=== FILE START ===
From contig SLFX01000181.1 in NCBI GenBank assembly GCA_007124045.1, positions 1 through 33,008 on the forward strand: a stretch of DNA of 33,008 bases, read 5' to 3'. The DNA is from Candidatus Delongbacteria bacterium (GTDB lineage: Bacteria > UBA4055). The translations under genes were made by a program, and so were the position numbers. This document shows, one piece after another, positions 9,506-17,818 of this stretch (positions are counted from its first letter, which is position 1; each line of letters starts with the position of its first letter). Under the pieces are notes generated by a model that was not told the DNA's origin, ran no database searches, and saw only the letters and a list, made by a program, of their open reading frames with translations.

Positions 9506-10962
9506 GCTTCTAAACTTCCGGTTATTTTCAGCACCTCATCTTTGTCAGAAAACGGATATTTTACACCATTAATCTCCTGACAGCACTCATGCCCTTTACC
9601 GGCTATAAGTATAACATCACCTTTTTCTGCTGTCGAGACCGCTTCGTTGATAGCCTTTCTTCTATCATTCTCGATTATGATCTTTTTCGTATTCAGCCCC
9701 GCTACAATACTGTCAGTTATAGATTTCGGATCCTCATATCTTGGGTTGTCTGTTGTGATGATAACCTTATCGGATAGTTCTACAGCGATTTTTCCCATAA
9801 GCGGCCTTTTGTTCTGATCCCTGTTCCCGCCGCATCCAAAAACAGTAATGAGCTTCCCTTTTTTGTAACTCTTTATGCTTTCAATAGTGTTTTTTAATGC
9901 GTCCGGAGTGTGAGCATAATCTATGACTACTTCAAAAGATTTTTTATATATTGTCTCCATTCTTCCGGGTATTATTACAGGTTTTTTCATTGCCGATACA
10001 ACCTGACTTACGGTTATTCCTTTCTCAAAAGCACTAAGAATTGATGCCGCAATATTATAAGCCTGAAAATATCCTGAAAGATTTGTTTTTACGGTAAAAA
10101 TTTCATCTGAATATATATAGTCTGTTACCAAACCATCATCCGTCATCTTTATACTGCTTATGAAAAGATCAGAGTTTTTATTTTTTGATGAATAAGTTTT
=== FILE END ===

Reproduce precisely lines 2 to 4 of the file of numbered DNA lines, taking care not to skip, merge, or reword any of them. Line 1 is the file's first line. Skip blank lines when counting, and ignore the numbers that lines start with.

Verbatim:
Positions 9506-10962
9506 GCTTCTAAACTTCCGGTTATTTTCAGCACCTCATCTTTGTCAGAAAACGGATATTTTACACCATTAATCTCCTGACAGCACTCATGCCCTTTACC
9601 GGCTATAAGTATAACATCACCTTTTTCTGCTGTCGAGACCGCTTCGTTGATAGCCTTTCTTCTATCATTCTCGATTATGATCTTTTTCGTATTCAGCCCC